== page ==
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Momentum and Energy sliding blocks

  1. Oct 9, 2008 #1
    1. The problem statement, all variables and given/known data
    A cube of mass m slides down a circular path of radius r cut into a larger block of mass M. M rests on a table, and friction is ignored. Both blocks start at rest and m starts at the top of the circular path. What is the velocity v of the the small cube as it leaves the larger cube?

    2. Relevant equations
    U = mgr since the radius of the circular path is the same as the height the smaller cube starts
    K = 1/2mv^2
    pm = pM (momentum)

    3. The attempt at a solution
    At first glance, I just set U = K, and solved for v, but I realized the v the small cube leaves will affect the larger cube's momentum. The problem is I can't figure out how to setup the momentum portion of the problem.
     
  2. jcsd
  3. Oct 10, 2008 #2
    Here's a diagram for reference:
    [​IMG]

    m slides along the circular slope and leaves the bottom with v, but I'm confused as to how to factor in the momentum between m and M since both blocks act without regard to friction. So the final v for m should also have the velocity that M is moving in the opposite direction, right?

    I tried setting up (M+m)vo = (M+m)v but vo is zero, and since the masses are constant, the final v can't be zero as well.

    I must be missing something.
     
  4. Oct 10, 2008 #3
    What you've done with your momentum equation is say that initial momentum equals final momentum. That means that initial velocity (zero) equals final velocity (zero) which may be the relative case, but that's not what we're solving for. It becomes tricky because the force is down and the angle normal to the surface of the mass M is constantly changing so it could end up as an integral.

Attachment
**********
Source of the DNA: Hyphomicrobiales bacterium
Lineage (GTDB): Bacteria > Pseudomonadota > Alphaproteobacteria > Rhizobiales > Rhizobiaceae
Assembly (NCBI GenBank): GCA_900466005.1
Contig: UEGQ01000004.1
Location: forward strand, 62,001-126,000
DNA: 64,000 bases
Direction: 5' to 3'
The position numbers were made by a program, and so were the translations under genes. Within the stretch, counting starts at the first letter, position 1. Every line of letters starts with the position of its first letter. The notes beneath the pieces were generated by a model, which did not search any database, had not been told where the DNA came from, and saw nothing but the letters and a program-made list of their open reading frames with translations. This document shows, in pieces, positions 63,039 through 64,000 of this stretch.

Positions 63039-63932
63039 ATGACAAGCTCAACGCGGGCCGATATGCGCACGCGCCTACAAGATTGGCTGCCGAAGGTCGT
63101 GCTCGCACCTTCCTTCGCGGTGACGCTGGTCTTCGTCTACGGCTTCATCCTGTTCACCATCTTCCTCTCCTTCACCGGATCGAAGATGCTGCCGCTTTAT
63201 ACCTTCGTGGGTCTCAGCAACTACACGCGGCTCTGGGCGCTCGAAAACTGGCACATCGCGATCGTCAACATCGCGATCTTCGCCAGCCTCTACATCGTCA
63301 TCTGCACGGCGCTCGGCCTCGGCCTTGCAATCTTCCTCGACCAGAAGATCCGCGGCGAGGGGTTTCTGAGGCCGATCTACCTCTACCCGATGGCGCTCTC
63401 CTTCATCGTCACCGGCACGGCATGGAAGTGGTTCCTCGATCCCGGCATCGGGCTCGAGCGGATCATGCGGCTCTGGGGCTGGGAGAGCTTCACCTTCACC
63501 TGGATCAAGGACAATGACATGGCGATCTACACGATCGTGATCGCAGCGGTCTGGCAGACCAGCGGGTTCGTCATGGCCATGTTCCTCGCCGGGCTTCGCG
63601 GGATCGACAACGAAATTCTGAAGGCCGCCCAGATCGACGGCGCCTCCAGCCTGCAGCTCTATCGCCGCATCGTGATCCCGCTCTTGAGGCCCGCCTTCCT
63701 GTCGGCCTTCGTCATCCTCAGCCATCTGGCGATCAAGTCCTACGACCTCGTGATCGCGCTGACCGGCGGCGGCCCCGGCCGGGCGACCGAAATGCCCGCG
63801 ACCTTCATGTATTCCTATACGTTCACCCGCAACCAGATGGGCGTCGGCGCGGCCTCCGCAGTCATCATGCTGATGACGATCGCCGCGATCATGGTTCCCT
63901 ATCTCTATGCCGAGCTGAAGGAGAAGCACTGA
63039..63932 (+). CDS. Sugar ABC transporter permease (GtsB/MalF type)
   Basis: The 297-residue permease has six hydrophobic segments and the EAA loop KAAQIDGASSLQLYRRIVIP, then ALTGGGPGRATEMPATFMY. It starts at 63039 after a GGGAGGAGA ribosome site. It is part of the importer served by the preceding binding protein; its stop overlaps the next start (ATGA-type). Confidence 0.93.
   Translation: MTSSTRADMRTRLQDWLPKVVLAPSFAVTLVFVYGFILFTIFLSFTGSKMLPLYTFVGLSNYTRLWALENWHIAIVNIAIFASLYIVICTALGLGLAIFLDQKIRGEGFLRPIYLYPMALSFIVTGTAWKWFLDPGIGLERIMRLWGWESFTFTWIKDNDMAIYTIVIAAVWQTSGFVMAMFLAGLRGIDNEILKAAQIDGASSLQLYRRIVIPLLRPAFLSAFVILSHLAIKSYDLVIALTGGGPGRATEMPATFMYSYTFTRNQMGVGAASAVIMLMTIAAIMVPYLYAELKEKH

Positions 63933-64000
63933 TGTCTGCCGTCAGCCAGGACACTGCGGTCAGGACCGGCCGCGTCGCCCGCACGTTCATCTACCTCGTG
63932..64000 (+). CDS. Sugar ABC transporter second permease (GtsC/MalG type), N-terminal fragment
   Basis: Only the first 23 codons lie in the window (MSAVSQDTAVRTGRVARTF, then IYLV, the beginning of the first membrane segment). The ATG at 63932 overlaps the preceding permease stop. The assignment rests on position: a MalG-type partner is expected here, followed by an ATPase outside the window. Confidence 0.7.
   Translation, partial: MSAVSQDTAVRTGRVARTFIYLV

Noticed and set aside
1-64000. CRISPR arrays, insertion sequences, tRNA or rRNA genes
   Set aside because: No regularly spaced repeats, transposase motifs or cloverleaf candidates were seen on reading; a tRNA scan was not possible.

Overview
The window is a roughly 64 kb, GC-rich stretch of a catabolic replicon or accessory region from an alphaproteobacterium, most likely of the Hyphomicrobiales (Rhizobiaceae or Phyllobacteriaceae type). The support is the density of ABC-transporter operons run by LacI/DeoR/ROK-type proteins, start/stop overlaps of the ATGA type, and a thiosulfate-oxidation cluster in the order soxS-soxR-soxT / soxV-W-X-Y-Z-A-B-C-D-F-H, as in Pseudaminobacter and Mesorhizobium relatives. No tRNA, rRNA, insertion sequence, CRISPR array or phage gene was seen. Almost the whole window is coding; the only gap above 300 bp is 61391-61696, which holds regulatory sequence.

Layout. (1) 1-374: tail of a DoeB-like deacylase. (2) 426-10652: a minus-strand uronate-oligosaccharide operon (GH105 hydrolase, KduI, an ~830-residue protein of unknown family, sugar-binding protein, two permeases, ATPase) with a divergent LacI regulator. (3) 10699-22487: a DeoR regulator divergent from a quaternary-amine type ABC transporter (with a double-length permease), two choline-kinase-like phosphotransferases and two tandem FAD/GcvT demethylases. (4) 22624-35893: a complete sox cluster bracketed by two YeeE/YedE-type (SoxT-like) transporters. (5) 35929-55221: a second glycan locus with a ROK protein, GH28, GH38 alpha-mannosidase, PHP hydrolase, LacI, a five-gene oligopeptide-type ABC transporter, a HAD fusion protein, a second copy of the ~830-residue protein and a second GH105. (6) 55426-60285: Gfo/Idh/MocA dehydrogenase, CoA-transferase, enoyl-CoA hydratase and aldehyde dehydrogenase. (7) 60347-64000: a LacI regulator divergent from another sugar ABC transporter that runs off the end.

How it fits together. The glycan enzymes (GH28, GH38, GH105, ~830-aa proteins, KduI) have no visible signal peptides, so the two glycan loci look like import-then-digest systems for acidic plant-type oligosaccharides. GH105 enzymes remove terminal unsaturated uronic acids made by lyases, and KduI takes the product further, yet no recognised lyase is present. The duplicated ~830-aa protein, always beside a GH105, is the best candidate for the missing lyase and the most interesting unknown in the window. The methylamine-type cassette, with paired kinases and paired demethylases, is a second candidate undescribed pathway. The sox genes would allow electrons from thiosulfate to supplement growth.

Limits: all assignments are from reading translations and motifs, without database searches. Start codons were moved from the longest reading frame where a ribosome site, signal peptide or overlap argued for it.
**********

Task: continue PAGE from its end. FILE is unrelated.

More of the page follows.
However I believe the question is a lot more simple than that. We know that initially there is no kinetic energy and all potentially. At the end there is all kinetic and no potential.

    Therefore we can say that all potential energy is converted to kinetic through the course of this system:

    [tex] E_k = E_p [/tex]

    therefore:

    [tex] \frac{1}{2}mv^2 = mg\Delta h [/tex]
     
  5. Nov 24, 2011 #4
    I think you need to consider the kinetic energy of the large block aswell,

    1) mgR = (mv^2)/2 + (Mv1^2)/2

    then you can use momentum conservation to find v1 and finally replace in 1) to find v.
     
  6. Nov 27, 2011 #5
    Try using Lagrangian mechanics to solve this problem. I think it would be easiest if you used a linear generalized coordinate.
     
  7. Nov 27, 2011 #6

    Redbelly98

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    Please note: this question was asked 3 years ago.
     
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